5. If Arma had the distribution numbers (sales) of a new Airfix 1/72 kit for a new a single engine prop aircraft, could/would the price drop to under ten pound? If Airfix could release a single engine prop aircraft a month like Arma is doing (recently), for under ten pound, what would that do for Airfix? Maybe Airfix should be talking to Arma 1/72 people ...... I have plenty of suggestions ..... Pat Martin
  6. Anyone try to do Clint Eastwood's Firefox in kit form?
  7. Seen the new AirDoc book just on VF-111 Sundowners Phantoms?
  8. It is very hard to make book sales of on military aircraft topics (or civil) without a pointed nose or, shame to say but, didn't cause enough damage in this world. How many copies could you sell of a 300 page book on the Fokker S.14 Machtrainer, the PZL I-22 Iryda or the IA-63 Pampa? The vast majority of aviation writers go for topics that will grab the attention of larger audiences over several countries (more variants, paint schemes, photos, history, users) and most importantly to interest more publishers to believe in the project - to sell more copies. Chances are greater of recouping some sort return of time and or funds on yet another Fw190/Spitfire than the above three topics. So does a first time Canadian writer want to start a two-year full time project on the Canadair 'two-door' (Tutor) or do another Avro Arrow (groan) book? Pat Martin
  9. Gee it looks like my dad's photos from his time with 43rd RTR in India, he had the Blackpool tram badge on the side of his. Rare to see mention of CDL anywhere. Pat Martin
  10. The Sky sample (on my monitor) does not look like anything like the sky I am used to seeing or illustrating. On the Hannants/Xtracolour - I have been buying their stuff before Pontius was a Pilot (Pilate), OK the eighties. Used to be fine when crossing the pond every couple years when you could bring back very small jars of the stuff after asking an airlines's permission each time. But my two year supply his about to run out..... So for those that have mixed it to spray, what works the best that can be acquired on the western side of the pond? PM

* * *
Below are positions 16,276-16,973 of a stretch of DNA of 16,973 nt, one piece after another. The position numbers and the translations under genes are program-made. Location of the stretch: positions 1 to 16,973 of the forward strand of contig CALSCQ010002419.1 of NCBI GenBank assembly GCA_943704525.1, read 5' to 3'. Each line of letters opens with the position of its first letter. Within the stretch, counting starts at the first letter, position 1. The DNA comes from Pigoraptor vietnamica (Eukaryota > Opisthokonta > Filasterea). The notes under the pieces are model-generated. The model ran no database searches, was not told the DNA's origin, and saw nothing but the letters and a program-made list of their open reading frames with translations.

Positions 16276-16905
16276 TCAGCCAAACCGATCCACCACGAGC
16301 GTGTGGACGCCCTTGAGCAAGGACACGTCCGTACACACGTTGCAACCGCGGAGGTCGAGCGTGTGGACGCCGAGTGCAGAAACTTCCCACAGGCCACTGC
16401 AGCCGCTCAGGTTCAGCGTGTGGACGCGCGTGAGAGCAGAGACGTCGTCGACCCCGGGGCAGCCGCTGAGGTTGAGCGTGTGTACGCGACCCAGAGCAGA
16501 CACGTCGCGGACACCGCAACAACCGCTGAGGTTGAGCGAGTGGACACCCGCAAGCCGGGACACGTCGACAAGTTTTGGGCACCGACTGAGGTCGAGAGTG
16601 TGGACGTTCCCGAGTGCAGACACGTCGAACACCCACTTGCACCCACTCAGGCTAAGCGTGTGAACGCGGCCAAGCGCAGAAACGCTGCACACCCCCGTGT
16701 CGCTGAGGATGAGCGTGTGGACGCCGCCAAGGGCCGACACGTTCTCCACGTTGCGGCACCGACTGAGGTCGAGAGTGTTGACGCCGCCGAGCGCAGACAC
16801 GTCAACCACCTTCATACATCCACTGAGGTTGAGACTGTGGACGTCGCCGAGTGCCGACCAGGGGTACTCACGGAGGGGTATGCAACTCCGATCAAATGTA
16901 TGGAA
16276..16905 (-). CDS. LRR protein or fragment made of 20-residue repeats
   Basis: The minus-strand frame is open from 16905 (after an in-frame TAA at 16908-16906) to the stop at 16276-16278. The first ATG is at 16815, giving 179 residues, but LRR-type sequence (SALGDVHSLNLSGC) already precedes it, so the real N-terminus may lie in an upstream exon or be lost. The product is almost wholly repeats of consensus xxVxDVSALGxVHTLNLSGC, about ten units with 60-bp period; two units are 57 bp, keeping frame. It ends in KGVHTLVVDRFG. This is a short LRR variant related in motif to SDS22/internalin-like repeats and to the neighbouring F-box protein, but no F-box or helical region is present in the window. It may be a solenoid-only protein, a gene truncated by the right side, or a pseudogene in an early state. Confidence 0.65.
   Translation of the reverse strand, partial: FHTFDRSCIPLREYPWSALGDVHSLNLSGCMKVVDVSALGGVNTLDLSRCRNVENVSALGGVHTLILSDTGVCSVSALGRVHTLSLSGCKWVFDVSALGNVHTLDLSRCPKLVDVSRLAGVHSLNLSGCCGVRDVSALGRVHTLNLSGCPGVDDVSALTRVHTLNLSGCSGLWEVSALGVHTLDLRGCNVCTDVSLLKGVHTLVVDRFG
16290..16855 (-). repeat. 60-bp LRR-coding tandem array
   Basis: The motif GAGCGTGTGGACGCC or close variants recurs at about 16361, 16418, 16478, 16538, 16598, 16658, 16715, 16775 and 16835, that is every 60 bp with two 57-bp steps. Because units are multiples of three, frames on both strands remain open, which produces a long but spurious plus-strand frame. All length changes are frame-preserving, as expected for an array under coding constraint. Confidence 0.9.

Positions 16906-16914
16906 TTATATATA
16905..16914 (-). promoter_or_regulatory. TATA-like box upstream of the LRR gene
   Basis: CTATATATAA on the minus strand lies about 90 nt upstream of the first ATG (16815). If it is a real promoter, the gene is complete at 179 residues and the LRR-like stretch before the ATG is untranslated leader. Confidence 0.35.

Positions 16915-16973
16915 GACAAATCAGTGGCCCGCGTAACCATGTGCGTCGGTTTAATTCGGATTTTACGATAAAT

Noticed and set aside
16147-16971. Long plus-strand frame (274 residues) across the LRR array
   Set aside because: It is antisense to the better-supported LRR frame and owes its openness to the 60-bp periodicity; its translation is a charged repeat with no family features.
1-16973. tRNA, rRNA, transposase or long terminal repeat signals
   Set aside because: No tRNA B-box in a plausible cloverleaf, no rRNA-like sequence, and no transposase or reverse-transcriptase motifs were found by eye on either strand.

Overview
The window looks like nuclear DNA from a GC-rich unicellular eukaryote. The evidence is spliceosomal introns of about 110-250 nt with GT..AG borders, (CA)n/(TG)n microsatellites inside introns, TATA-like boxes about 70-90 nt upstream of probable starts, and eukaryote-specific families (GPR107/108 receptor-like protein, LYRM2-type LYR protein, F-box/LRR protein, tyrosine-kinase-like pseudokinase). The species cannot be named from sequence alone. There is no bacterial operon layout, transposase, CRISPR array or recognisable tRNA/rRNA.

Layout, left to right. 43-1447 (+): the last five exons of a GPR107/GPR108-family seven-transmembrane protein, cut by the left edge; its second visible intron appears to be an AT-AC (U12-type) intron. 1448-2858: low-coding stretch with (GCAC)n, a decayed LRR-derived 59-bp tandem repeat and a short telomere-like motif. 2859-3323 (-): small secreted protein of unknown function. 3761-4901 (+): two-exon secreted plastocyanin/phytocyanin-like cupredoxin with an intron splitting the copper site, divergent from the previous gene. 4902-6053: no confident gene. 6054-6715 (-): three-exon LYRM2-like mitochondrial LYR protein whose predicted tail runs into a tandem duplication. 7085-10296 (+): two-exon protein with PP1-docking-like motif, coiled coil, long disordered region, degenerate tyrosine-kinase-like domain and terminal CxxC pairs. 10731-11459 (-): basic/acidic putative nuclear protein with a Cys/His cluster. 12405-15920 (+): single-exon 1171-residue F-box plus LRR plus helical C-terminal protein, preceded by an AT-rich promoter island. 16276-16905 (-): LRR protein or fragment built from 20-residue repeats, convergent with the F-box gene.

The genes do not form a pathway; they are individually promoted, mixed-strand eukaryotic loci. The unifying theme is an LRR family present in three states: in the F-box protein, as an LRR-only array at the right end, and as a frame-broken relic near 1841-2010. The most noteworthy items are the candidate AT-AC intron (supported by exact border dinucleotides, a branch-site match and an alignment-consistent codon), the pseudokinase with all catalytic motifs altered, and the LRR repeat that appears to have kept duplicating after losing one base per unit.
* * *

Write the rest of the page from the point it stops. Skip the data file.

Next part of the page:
11. And while talking of Xtracolor ... anyone in North American figured out the best thinner to use with the paint when they run out of their Hannants supply? PM
  12. Going back well over a decade Canada became a level 3 partner of the F-35 and has invested hundreds of millions in the program (depending on who tells you - between 150 and 600). The current government campaigned (and promised) not to buy the F-35 in 2015. But oddly kept quietly paying dues into the program since. The Canadian fighter requirement was always a split between air defence/interceptor and fighter/strike. The Air Defence role in Canada always needed range and second engine back up. Distances between airfields (not just up North) are far greater in Canada than central Europe. The fighter/strike role was far less popular with voting politicians since the withdrawal from European bases. Even so the Hornet fleet has become something of what the Brits and French call a ‘campaigning force’, with Hornet use over the Iraq, Balkans, Libya, and deployments to eastern European borders. The first Hornet delivery was in October 1982 (the last in September 1988), and even going through a couple upgrades and ever diminishing numbers, we end up currently with around 65 aircraft well used. Currently they could be between 34 and 40 years old, then add in ex RAAF aircraft, which was a case of buying hours - to delay buying a new type. This has coming for a long time.